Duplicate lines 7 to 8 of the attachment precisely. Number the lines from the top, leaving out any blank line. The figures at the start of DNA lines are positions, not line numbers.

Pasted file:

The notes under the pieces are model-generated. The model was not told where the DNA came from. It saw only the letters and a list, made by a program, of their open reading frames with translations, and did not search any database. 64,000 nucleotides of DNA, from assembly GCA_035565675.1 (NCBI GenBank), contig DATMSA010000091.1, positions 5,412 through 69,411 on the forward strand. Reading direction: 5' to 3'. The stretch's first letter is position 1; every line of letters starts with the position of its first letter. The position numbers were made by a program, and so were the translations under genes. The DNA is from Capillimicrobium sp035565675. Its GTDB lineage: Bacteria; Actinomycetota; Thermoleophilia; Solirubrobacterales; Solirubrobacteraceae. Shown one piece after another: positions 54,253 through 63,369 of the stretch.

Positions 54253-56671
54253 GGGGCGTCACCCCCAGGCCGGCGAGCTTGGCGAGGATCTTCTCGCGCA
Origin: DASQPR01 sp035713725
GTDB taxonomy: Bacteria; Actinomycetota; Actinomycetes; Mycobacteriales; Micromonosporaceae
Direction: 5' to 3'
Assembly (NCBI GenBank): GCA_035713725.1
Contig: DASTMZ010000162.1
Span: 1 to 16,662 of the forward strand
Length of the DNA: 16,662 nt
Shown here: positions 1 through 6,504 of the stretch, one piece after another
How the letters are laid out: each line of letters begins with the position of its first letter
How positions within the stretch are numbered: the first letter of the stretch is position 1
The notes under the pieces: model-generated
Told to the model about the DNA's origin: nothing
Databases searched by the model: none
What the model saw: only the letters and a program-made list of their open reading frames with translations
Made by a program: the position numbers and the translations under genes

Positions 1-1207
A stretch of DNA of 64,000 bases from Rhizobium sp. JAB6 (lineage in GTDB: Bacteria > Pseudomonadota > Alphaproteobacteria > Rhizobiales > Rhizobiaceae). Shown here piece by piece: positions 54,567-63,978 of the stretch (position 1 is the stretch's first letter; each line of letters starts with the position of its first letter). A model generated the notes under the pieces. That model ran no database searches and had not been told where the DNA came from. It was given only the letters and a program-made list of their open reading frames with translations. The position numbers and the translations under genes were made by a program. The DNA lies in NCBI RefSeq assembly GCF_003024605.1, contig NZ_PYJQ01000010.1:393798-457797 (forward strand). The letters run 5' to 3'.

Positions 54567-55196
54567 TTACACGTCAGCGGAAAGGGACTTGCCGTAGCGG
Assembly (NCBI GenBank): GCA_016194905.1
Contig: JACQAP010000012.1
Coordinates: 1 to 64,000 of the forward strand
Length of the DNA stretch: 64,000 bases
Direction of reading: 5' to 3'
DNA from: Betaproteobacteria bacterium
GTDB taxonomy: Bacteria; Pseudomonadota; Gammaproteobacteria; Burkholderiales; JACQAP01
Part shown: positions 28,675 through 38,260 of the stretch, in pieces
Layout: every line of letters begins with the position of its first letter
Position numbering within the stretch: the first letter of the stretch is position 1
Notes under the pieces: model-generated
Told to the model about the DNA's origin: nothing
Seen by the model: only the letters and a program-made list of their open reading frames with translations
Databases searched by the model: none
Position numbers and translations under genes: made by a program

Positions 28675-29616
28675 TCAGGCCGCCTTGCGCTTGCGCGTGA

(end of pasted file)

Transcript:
Assembly (NCBI GenBank): GCA_035713725.1
Contig: DASTMZ010000162.1